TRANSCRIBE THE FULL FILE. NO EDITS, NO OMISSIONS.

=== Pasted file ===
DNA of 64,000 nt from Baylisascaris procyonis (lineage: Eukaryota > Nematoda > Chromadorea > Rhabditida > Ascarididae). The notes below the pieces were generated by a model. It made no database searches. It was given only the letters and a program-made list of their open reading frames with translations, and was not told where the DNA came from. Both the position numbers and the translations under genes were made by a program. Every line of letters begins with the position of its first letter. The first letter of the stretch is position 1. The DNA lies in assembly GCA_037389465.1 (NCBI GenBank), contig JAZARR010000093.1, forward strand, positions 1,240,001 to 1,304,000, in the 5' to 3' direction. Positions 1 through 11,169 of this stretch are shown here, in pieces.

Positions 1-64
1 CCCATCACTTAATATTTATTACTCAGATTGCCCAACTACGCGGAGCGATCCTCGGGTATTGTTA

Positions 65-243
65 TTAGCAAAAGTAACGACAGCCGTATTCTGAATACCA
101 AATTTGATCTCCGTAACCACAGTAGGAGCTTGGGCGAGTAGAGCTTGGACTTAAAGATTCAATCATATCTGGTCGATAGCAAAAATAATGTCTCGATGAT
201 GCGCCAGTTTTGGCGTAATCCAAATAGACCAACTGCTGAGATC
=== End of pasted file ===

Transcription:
DNA of 64,000 nt from Baylisascaris procyonis (lineage: Eukaryota > Nematoda > Chromadorea > Rhabditida > Ascarididae). The notes below the pieces were generated by a model. It made no database searches. It was given only the letters and a program-made list of their open reading frames with translations, and was not told where the DNA came from. Both the position numbers and the translations under genes were made by a program. Every line of letters begins with the position of its first letter. The first letter of the stretch is position 1. The DNA lies in assembly GCA_037389465.1 (NCBI GenBank), contig JAZARR010000093.1, forward strand, positions 1,240,001 to 1,304,000, in the 5' to 3' direction. Positions 1 through 11,169 of this stretch are shown here, in pieces.

Positions 1-64
1 CCCATCACTTAATATTTATTACTCAGATTGCCCAACTACGCGGAGCGATCCTCGGGTATTGTTA

Positions 65-243
65 TTAGCAAAAGTAACGACAGCCGTATTCTGAATACCA
101 AATTTGATCTCCGTAACCACAGTAGGAGCTTGGGCGAGTAGAGCTTGGACTTAAAGATTCAATCATATCTGGTCGATAGCAAAAATAATGTCTCGATGAT
201 GCGCCAGTTTTGGCGTAATCCAAATAGACCAACTGCTGAGATC